In Wealth Management

There are a number of professional service providers that help clients manage assets and remain in compliance with applicable tax or investment regulations. Both wealth managers and tax specialists, such as CPAs, help people potentially preserve and grow their wealth through a variety of strategies and techniques. 

However, CPAs and wealth managers have different backgrounds, areas of expertise, service models, and relationships with their clients. Thus, coordination between tax advisers/CPAs and wealth managers is a critical component of an effective and comprehensive financial strategy. 

Do Tax Planning and Wealth Management Services Overlap?

Many CPAs do not offer wealth management services for a few different reasons. For example, the business models for these two different types of service providers tend to be starkly different. These differences can affect when and how often each provider works with their clients. 

Wealth managers need to be available and attentive throughout the year as financial goals, personal situations, and/or investment priorities change. In contrast, tax advisers do not always have this luxury. For instance, during the tax season of 2020 (Feb-April 15th), capital markets were incredibly volatile. Tax advisers who also wore wealth management hats likely had to make difficult choices about how to spend their valuable time.

While CPAs may often share recommendations with their clients for saving money, recommendations don’t always translate into action. This can be due to a variety of factors, such as inertia or a lack of understanding on how to take next steps and complete important tasks. Wealth managers can offer tremendous help with bridging this gap. 

How Wealth Management Advisors and Tax Advisors Can Partner on Client Objectives

Good communication between CPAs and wealth managers can help guide client tax and wealth management advice and recommendations; below are nine areas wealth managers can help clients potentially optimize tax and wealth management strategies.

  1. Coordinating the timing of capital gains (and losses). This includes both selling investments with unrealized loss to help off a capital gains tax from the sale of another investment  (a process called “tax loss harvesting”) .
  2. Setting up retirement plans for small business owners. Several different  types of retirement plan solutions out there for small business owners to put into place. Examples of options include IRA-based plans (e.g. SEP of SIMPLE IRA), Defined Contribution Plans (e.g. profit sharing, 401(k)s, 403(b) Plans), and Defined Benefits Plans (e.g. pensions). Thoughtful plan selection and design can meaningfully impact how much a business owner can contribute to their retirement savings a participant in the plan as well as confer real-time tax savings and benefits, at both the personal and business level. Some wealth managers can also be the investment advisor for qualified retirement accounts, helping with plan design, participant education and support, and selecting fund line-ups for participants to choose from.
  3. Encouraging enrollment in and contributions to employer-sponsored retirement accounts, when available. This can include options like a Simple IRA, a 401(k) plan, or a 403(b). Some clients may also have qualified retirement plans through past employers that they may consider rolling over into current plans or new plan, depending on age and objectives.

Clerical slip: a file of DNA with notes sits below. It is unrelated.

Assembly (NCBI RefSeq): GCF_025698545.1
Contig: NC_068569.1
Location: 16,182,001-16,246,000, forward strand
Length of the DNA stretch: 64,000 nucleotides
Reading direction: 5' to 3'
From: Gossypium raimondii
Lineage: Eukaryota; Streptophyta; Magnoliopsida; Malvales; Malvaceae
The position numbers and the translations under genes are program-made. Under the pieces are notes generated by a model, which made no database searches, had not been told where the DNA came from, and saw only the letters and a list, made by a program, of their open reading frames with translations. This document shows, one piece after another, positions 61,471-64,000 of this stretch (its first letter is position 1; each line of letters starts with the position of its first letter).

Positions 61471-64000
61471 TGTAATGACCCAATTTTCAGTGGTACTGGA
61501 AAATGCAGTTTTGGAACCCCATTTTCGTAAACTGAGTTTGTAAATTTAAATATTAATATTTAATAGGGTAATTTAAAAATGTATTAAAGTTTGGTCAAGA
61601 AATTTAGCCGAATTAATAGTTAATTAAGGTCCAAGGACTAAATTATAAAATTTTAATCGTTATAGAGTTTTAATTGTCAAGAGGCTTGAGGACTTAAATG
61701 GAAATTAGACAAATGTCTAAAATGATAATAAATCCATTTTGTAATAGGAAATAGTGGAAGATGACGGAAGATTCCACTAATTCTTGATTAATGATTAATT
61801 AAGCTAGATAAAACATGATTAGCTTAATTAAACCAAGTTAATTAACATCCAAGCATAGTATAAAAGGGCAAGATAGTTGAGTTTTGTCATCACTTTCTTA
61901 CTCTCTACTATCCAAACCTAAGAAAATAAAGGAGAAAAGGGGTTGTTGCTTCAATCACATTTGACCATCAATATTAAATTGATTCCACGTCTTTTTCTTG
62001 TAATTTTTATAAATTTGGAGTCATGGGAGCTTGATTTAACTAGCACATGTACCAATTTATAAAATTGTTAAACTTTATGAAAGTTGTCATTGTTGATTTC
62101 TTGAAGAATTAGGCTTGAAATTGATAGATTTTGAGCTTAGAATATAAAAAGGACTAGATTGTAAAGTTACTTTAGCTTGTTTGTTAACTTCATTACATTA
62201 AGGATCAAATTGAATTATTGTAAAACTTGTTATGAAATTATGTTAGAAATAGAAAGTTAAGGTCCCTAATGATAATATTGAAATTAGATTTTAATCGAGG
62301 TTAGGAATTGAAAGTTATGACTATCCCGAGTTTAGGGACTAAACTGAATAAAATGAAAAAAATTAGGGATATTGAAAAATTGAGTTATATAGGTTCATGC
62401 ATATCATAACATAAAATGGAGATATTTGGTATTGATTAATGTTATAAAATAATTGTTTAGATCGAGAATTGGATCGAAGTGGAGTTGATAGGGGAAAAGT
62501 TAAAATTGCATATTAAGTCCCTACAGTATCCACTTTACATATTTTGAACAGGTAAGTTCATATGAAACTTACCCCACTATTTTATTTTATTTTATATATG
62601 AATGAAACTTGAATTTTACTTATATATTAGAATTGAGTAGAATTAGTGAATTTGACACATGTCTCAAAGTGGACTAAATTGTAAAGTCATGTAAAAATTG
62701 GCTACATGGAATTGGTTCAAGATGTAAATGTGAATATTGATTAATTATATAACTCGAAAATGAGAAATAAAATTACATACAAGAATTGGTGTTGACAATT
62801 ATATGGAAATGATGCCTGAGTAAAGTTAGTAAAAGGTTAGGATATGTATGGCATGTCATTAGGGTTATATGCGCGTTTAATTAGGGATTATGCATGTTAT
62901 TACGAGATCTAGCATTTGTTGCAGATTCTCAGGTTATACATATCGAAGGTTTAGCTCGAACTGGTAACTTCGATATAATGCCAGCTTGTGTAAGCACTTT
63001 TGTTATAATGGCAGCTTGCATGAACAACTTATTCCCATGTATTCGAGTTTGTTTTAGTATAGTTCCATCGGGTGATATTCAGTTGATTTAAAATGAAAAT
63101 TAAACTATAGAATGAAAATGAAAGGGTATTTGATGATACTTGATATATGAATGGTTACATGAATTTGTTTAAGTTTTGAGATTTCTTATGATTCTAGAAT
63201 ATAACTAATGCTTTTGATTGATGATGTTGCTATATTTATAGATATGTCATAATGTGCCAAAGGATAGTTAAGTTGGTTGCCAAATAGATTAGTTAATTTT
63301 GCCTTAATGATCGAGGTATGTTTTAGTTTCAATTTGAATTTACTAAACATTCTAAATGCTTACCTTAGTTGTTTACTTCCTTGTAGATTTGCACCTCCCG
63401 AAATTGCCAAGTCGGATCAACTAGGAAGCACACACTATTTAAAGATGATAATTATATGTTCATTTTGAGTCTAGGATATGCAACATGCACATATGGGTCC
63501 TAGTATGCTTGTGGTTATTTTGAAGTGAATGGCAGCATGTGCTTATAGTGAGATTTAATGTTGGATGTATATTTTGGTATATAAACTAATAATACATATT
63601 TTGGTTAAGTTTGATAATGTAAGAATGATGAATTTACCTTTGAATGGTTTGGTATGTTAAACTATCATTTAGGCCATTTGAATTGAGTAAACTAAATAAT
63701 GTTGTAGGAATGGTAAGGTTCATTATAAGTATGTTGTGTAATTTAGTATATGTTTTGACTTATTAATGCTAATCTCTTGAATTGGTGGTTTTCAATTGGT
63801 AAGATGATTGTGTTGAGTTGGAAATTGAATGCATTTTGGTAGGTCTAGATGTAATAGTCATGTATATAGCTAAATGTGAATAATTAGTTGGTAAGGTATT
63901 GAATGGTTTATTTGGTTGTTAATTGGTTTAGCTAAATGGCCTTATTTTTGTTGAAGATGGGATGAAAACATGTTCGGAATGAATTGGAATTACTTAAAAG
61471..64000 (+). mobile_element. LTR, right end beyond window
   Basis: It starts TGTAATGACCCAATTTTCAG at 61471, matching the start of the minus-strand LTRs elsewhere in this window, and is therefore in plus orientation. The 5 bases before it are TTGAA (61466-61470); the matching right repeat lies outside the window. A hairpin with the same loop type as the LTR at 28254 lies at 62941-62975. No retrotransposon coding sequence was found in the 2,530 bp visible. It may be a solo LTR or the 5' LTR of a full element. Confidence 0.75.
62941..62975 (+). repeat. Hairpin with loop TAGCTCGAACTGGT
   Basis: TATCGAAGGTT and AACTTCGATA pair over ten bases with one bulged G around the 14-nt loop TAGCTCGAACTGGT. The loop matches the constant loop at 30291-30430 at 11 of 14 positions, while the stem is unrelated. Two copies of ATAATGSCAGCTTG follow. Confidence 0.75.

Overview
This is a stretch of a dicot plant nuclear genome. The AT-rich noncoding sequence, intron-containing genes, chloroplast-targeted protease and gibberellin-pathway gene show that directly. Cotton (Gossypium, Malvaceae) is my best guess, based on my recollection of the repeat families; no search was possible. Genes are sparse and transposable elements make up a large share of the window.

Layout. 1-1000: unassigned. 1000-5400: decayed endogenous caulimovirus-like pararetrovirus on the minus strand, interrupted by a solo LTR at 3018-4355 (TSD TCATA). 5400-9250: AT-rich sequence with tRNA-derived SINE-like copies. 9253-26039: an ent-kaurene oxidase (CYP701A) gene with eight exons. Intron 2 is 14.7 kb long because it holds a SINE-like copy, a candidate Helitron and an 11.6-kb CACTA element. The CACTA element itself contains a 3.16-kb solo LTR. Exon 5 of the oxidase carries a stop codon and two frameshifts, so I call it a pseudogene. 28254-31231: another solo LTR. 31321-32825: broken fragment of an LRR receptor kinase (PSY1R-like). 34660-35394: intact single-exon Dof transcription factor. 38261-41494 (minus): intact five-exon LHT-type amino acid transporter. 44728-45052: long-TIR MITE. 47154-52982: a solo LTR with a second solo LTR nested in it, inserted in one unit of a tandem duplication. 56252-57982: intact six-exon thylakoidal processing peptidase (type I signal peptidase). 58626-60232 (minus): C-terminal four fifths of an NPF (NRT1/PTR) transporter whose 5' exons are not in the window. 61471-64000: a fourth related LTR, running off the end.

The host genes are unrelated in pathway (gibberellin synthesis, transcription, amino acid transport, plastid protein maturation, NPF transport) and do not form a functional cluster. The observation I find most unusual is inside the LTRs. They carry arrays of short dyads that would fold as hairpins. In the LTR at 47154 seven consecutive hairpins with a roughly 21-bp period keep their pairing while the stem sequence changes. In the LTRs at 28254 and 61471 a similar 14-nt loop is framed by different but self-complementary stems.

4. Setting up Health Savings Accounts. Health Savings Accounts (HSAs) can be a remarkably efficient way to grow an alternate investment account (pre-tax), save for qualified healthcare expenses, and lower overall taxable income.
  5. Setting up and managing Trust Accounts. Individuals can set up an account that is managed by a trustee for a designated 3rd party. Often used as part of a strategy to minimize estate taxes, trusts are an essential component of an effective estate plan.
  6. Utilizing investment strategies that minimize the tax burden through several methods. Wealth managers can help clients with selecting securities with an eye toward optimization for tax efficiency (e.g. mutual funds vs. ETFs), picking the right type of account (i.e., tax deferred vs. taxable), and determining the most suitable approach for either total return or income investing based on client needs, goals, time horizon, and risk tolerance.
  7. Setting up Donor Advised Funds. Many people want contributions to charitable causes to be part of their financial management plan or estate. Donor Advised Funds let individuals make tax-free deductions that will grow over time but can only be used for the predetermined charitable causes or sources.
  8. Setting up and managing 529 education accounts. Saving for future educational opportunities is a key priority for most families that have the means to do so. 529 plans offer a tax-advantaged way to set aside money for educational expenses or, in some cases, pre-pay for tuition on behalf of a beneficiary.
  9. Managing retirement withdrawal strategies. When individuals are ready to begin using their retirement funds, the timing and method of using investment income is critical for avoiding undue tax penalties or burdens.

While each of these areas is meaningful, these are only some of the ways in which wealth managers can add value. There are a lot of levers to pull and not every lever should be pulled each year. In fact, some of these opportunities are very meaningful to some families and completely irrelevant to others.  

Sapling Wealth Management partners with a variety of vendors to help individual clients with their financial and investment priorities or assist small businesses with retirement plan selection and management. Contact us for a meaningful discussion about how to ensure you receive the advice, strategy, and active financial management needed to help you reach your goals.

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